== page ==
July 28, 2015
Inside Scoop gets you closer to the real story behind the headlines.
David Stegon was a staff reporter for FedScoop and StateScoop from 2011-2014.
Roger Baker, the chief information officer at the Department of Veterans Affairs, manages one of the largest information technology budgets in the federal government, but he’s also one of the best at finding ways to become more efficient.
Baker, who will give a keynote address on Wednesday at FedScoop’s 4th Annual Lowering the Cost of Government with IT Summit at the Newseum, recently sat down with FedScoop in his office at VA headquarters to discuss his model for IT savings.
Baker said he breaks savings down into three levels: micro, minor and major.
Micro savings, which save between $40 million and $100 million per year, include optimizing software licenses, equipment prices and the like.
Minor savings encompass initiatives like the Project Management Accountability System, known as PMAS, where there is a renovation of some area of the organization. The PMAS program, for instance, drastically changed VA’s deliverables. Baker said before PMAS, the department’s delivery rate was about 30 percent. It now stands at 90 percent. To put it in broader terms, when the agency spent $1 billion before, it was getting $300 million in successful software deliverables. That number is now $900 million.
A big part of that has been Baker’s insistence on shorter deadlines for information technology projects. He said that no project at the VA has longer than a six-month deadline aimed at keeping programs on task and from spiraling out of control.
Baker compared the approach to that of an Army sniper.
There are a select few highly skilled yet expensive snipers that can consistently hit a target from a mile and a half away, yet there isn’t a person in uniform that couldn’t hit a target from 10 feet.
“It’s the same thought with program management,” Baker said. “A program manager that can handle every aspect of a multi-year multi-billion dollar project and keep it on track is rare, but there are lots of skilled people that can meet a six-month deadline.”
Finally, the major savings.
Baker said this is when technology can be used to completely change the way a business works. For VA, it’s the VISTA system, where the department invested $4 billion and got a return of approximately $7.5 billion.
Baker said VA is currently doing the same thing now from the benefits side with parts of the new GI Bill, including more automation, meaning fewer employees are needed for the next 20 years to process claims.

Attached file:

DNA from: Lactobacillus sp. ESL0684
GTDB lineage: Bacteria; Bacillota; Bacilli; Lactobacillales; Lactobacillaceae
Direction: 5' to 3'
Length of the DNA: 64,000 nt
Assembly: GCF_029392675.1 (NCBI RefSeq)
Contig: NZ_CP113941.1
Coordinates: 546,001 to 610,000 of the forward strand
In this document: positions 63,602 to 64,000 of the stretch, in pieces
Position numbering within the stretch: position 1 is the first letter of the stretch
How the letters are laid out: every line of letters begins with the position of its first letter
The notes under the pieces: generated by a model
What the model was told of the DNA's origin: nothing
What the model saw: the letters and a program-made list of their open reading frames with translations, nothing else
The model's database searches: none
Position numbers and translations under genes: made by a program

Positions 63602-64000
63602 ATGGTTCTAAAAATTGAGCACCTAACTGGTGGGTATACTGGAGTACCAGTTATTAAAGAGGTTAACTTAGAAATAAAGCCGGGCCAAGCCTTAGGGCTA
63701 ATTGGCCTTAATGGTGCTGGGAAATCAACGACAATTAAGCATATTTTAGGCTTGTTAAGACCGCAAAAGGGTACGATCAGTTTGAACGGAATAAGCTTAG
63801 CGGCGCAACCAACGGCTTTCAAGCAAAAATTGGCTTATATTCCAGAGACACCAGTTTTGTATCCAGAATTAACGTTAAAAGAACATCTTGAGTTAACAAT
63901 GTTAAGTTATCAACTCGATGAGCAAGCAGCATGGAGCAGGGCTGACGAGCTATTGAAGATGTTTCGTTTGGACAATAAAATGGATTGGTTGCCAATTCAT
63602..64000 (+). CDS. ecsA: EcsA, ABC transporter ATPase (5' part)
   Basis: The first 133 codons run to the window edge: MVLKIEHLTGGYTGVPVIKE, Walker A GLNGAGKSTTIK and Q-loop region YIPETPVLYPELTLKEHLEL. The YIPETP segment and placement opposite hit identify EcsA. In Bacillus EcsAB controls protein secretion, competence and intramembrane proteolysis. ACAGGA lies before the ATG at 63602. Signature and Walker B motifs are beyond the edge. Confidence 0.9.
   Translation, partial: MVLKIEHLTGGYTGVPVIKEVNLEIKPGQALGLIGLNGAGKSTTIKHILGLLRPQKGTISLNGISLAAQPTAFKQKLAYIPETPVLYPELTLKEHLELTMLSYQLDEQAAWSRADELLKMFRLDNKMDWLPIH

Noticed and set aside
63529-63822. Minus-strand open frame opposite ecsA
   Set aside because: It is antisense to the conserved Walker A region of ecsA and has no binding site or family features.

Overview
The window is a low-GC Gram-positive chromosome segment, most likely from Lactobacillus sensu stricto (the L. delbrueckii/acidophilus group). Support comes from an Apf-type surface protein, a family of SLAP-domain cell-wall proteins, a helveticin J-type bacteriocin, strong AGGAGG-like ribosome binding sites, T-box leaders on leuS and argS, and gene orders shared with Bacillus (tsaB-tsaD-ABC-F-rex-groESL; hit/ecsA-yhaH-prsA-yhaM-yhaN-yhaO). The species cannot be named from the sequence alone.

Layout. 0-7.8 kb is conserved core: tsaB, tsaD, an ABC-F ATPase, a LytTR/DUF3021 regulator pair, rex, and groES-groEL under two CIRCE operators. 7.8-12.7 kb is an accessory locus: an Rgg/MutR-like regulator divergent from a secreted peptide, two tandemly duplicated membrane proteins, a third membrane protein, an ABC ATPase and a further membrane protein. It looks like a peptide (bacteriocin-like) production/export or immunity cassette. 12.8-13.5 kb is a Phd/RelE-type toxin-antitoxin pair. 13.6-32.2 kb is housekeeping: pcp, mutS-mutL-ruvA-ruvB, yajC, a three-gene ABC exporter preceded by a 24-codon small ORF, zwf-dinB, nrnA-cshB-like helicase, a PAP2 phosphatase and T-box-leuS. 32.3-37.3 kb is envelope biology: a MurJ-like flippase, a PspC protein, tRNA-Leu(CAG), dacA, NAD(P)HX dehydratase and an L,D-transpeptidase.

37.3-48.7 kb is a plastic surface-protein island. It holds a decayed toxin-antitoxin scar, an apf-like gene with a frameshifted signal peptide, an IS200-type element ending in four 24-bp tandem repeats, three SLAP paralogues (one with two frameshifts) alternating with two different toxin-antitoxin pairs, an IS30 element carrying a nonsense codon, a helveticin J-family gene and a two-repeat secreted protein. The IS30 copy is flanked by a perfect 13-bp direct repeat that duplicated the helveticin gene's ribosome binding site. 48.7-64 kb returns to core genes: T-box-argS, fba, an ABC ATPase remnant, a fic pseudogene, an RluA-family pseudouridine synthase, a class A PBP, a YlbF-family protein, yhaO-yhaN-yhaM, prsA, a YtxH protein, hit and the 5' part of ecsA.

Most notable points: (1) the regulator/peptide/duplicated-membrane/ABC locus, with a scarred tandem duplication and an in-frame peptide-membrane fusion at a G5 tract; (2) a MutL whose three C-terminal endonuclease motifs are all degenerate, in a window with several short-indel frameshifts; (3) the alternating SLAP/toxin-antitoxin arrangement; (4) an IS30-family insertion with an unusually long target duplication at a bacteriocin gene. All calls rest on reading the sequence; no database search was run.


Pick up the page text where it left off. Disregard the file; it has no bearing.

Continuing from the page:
“When you use IT well and completely change the way a business works, that’s a major savings,” Baker said. “So, if you think about them asmicro, minor and major, that’s kind of the discussion that I want to have next week.”
He continued, “We have to make certain that when we talk about IT investments we’re recognizing what it is that we are asking the CIOs to do, and if we have them focused on the right thing. We put a lot of things in place to make certain that we are doing all the micro and minor things inside of IT. Where you really want your CIOs focused on is on that major side.”
All this, of course, cannot be done without a management structure in place. Baker said as CIO his approach is to knit everything the information technology organization is doing into a strategy and make sure everyone is headed in the same direction.
“We have a great staff at VA, and we have this tremendous benefit of being such a large consolidated organization,” Baker said. “You know when I go out and look for a head of systems development, which we did about two and half years ago, what I can offer to that individual is this: how would you like to run a 4,000-person software development organization?”
Baker continued,”Even in government , not a lot of people get something of that size, and then you add in, ‘Oh, by the way, you are going to run the process that is renovating the way all of government does development.’ Think about that from a career aspect. Same sort of thing with our security side, financial side operations side.”
That’s what has helped Baker bring in top-tier talent, even though he can’t match the financial benefits of the public sector, where he spent almost his entire career before becoming CIO in 2009.
“I’m a private-sector guy,” said Baker, who was CEO of Dataline before coming to VA, “and it’s truly the private sector that sets the expectations, but also gives us guidance for how to structure ourselves in a lot of ways. I can run this just like I’m the CIO of a large private-sector organization and that flexibility can only lead to success.”